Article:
• Offer a range of walking schemes of low to moderate intensity with a choice of local routes to suit different abilities
      • (NICE 2008 Mental wellbeing and older people ) - Community
    • 7. Lifestyle Matters
      • ‘ Lifestyle Matters’ Programme fosters peer support and ‘ownership’ of activities (Craig et al 2007)
      • Evidence:
      • Qualitative interviews showed individualised benefits experienced by the participants, with greater self-efficacy being a significant theme
      • Quantitative comparison (pre- post- intervention) showed an upward trend on all dimensions of quality of life (including depression), but not cognitive symptoms.
      • More Research required (RCTs)
      • (Mountain et al 2008)
    • 8. Baking Group - Reflection
      • Opportunity for Daily routines and activities
      • Sensory experiences
      • Reminiscence opportunities
      • Expressing choice (Polatajko 1992)
      • Difficulties with space / facilities
      • Appealing only to women?
      • Pt satisfaction data
      • Outcome measurement – valid?
    • 9. Evidence for Baking Interventions
      • Lack of evidence base for effectiveness in any setting
      • Baking is a culturally appropriate activity: cooking and baking is something older people enjoy doing despite activity restrictions caused by health (Bruzelius & Teng 2010).
      • Baking is meaningful: In an acute mental health setting, the participants perceive the value of the baking group, in terms of it being both a meaningful activity, and also a productive experience (Haley & McKay 2004).
      • Baking has an end product: Participants work significantly longer on a chosen activity when the end-product could be kept (or consumed), and rated themselves significantly more self-determined and competent after performing the activity (Murphy et al 1998).
    • 10. Aim of my ‘study’/Survey
      • Qualitative study to explore people’s perspectives about the use of Occupational Therapy groups on the ward
      • Research Questions:
        • Do patients enjoy participating in groups, and see the benefit of attending groups?
        • Do therapy and nursing staff see the benefit of patients attending groups?
        • Is priority given to group interventions, compared with other rehab interventions (access visits, equipment etc)?
        • How could groups be improved, from everyone’s perspective?
      • Methodology – Data from pt satisfaction questionnaires, surveys and interviews with a selection of Therapy staff, Nursing staff and patients.
    • 11. Survey Questions
      • Strongly Agree, Agree, Neutral, Disagree, Strongly Disagree
      • The groups give patients an opportunity to socialise with other patients
      • The groups are a part of patients' physical rehabilitation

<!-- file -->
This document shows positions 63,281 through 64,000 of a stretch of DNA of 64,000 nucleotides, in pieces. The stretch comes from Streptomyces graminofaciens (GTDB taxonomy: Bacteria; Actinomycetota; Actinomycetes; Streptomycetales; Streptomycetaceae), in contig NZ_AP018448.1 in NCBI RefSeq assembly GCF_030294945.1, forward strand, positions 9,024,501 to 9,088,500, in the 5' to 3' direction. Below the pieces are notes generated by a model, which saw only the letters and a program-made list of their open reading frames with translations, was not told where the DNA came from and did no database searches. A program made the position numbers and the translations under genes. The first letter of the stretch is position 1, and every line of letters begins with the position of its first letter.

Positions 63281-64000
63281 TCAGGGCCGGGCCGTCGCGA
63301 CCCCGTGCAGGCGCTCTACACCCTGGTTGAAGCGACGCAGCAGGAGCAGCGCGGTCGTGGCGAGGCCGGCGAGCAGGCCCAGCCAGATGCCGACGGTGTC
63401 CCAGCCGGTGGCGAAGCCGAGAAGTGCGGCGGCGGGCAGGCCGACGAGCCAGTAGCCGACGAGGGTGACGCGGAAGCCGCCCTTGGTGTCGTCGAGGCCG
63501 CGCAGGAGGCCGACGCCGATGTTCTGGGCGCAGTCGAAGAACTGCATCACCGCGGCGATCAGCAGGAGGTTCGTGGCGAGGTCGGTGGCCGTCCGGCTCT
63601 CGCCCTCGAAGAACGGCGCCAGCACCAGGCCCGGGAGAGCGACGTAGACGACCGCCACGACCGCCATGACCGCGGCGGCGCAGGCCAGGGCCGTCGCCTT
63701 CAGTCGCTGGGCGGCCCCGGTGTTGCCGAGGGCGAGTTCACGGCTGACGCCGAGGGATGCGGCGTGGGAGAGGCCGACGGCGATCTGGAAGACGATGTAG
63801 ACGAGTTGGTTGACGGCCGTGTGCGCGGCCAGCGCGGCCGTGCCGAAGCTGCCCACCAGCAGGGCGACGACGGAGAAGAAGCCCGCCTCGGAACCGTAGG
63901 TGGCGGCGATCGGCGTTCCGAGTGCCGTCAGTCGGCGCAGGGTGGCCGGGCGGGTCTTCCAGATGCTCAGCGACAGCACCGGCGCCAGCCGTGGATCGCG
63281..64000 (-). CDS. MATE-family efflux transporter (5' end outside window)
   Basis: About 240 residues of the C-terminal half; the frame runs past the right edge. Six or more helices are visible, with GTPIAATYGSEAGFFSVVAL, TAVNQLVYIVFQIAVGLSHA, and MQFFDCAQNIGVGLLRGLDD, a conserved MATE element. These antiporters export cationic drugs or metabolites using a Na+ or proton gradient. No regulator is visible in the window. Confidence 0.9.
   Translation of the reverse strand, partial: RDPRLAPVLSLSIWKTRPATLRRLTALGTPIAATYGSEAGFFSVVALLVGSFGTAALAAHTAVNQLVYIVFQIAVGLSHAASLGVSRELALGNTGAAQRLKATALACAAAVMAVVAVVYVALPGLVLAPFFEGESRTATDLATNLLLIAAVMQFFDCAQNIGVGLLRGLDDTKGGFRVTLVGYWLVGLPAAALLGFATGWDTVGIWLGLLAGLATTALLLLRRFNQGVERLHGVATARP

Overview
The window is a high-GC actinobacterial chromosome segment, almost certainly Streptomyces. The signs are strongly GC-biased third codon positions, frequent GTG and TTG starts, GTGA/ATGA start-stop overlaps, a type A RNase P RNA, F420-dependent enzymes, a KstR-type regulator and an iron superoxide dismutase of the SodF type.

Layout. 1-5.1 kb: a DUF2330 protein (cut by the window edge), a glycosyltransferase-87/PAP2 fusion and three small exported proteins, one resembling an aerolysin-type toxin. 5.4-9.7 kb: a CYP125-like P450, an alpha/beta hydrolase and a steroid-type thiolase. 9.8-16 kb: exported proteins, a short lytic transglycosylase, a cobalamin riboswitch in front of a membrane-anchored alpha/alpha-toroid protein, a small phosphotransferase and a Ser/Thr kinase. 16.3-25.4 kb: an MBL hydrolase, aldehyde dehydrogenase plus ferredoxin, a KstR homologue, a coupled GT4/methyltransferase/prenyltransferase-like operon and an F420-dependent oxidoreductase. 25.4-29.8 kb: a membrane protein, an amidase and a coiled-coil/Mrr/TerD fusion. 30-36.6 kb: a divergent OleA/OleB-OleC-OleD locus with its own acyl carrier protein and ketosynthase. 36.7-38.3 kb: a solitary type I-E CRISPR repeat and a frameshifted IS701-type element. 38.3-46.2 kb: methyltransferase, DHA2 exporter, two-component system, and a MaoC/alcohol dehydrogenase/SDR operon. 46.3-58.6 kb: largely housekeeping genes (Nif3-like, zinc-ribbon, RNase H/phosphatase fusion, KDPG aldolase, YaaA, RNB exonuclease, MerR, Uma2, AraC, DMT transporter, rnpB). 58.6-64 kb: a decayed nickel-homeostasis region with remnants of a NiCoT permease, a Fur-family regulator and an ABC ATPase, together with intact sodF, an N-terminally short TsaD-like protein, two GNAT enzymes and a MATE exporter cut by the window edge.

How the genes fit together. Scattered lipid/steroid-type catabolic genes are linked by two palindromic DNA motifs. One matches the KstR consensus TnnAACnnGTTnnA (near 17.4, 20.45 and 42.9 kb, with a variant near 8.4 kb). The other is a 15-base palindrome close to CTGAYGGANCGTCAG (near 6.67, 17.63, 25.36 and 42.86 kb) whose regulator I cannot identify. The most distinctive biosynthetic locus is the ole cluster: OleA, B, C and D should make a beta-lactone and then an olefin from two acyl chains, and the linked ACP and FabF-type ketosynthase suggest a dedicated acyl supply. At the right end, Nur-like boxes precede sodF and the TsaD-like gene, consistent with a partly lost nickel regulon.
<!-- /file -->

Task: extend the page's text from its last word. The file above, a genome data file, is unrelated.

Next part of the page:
• The groups provide distraction for patients
      • The groups are part of patients' cognitive and social rehabilitation
      • The groups are an assessment opportunity for staff
      • The groups are as important as other interventions by therapy staff
      • The groups provide structure to the day and the week
    • 12. Findings and conclusions from study
      • Don’t know yet!
    • 13. Discussion Questions
      • Are the groups an important part of the rehabilitation process?
      • Do patients enjoy the groups so much that they don’t want to leave?
      • Are we reluctant to carry out groups which others see as ‘fun’ and a ‘distraction’ rather than therapeutic? Or interventions with a traditional (feminine) OT focus (eg baking, basket-weaving)?
      • Can theory / evidence from community/care home settings be applied successfully to a ward physical rehab setting?
      • Do we have the time to assess and intervene in leisure occupations in preparation for discharge? If not, why not?
      • How should we be addressing common mental health issues (ie cognitive decline, anxiety, lack of motivation) with our patients?
      • What do you think about the lack of evidence base of many rehabilitation interventions?
    • 14. References
      • Berenbauma R (1995) Cooking as Therapy with the Confused Elderly. Activities, Adaptation & Aging, Volume 19(1); 53 – 60
      • Bruzelius & Teng 2010 I feel well even though I have illnesses. Elderly people’s thoughts on everyday life – a pilot study. Gothenburg University Publications Electronic Archive Available http://gupea.ub.gu.se/handle/2077/21786 accessed Jun 2010 .
      • Clemson et al (2004) The Effectiveness of a Community-Based Program for Reducing the Incidence of Falls in the Elderly: A Randomized Trial. J Am Geriatr Soc 52:1487–1494, 2004
      • Finlay (1997) Groupwork in occupational therapy Cheltenham : Stanley Thornes, 1997
      • Hagedorn (2001) Foundations for practice in occupational therapy. Edinburgh : Churchill Livingstone   
      • Haley L.; McKay E.A. (2004) 'Baking Gives You Confidence': Users' Views of Engaging in the Occupation of Baking. The British Journal of Occupational Therapy, 67(3) pp. 125-128(4)
      • Mountain et al (2008) Occupational therapy led health promotion for older people: exploring the feasability of the Lifestyle Matters programme. BJOT 71(10), 406-13
      • Murphy S, Trombly C, Tickle-Degnen L, Jacobs K (1998) The effect of keeping an end product on intrinsic motivation. American Journal of Occupational Therapy, 53(2), 153-58.
      • NICE (2008) Mental wellbeing and older people, Quick Reference Guide http://www.cot.co.uk/MainWebSite/Resources/Document/PH16QuickRefGuide.pdf